love him; he was a large man of very dignified appearance.
Thomas Bradshaw, private, was the proprietor of the Fountain House.
His daughter married Thatcher Magoun, Sr. There were nine Tuftses in the company, all kinsmen.
Seven of them were voters in 1776-7.
James Tufts, Jr., was a potter in later years.
The land on which his shop stood, between the river and Tufts place, is owned by his grandsons to-day.
Daniel Tufts lived opposite the Powder House, on land set off to Charlestown in 1811.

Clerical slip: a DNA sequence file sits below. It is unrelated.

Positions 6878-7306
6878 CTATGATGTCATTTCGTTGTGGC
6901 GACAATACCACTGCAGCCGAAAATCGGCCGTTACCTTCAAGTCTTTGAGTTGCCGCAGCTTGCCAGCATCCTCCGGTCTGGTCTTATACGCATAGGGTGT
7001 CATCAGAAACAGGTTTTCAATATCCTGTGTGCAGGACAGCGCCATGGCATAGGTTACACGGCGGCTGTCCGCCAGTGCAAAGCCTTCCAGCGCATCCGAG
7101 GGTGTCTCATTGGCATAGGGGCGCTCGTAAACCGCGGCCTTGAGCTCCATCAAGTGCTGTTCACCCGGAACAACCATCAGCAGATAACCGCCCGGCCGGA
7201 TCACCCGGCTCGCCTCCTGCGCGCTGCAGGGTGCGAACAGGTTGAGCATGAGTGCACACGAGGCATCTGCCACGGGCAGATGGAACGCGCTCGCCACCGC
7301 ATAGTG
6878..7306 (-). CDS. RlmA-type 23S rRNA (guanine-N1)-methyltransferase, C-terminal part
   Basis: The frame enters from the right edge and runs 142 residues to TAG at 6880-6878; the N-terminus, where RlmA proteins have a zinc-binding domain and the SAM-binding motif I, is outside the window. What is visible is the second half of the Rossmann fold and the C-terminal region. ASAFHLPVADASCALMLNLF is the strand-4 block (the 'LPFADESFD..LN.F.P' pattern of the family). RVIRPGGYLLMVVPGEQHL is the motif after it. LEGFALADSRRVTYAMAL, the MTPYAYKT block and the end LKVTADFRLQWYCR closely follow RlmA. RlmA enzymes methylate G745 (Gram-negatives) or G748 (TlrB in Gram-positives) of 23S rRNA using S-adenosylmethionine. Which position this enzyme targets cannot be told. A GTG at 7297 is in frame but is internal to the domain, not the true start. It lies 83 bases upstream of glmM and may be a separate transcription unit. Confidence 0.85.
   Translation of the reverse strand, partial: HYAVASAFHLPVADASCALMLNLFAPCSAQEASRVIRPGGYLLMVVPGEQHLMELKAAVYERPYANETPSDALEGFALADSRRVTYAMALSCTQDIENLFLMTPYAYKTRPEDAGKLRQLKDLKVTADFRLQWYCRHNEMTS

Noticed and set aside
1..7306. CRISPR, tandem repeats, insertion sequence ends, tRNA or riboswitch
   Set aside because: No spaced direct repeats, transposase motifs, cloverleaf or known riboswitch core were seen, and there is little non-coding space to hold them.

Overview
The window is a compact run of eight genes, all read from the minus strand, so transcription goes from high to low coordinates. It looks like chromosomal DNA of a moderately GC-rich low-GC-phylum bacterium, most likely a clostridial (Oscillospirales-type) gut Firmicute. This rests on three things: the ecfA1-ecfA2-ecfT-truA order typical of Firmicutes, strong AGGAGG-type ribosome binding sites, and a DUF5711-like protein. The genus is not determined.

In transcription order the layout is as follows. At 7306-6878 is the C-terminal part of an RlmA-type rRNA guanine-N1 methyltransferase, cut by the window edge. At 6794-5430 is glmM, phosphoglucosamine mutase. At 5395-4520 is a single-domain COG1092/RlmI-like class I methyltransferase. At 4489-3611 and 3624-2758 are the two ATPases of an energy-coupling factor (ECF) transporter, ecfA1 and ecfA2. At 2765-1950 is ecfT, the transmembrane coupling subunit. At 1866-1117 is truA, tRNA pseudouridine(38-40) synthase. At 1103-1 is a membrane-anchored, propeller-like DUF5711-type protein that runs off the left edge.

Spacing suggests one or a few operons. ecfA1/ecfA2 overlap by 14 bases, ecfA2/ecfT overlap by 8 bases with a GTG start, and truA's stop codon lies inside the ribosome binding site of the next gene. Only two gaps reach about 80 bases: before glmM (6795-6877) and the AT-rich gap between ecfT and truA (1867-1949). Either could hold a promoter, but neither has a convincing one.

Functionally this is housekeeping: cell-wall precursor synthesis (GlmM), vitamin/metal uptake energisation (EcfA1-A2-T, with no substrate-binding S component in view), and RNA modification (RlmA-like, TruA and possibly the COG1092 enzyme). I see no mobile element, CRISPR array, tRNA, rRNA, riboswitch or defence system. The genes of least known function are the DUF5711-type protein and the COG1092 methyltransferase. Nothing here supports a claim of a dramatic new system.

One hundred twenty-three years ago to-night a feeling of excitement and suspense pervaded the town.
People who came out from Boston through the day brought vague rumors of another excursion planned by the British.
Where were they going?
Concord? Which way would they take?
were the questions asked in the taverns and streets.
Evening brought no definite news.
When Samuel Wakefield, the sexton, rang the nine o'clock bell the fires were banked, the candles were put out one by one, and t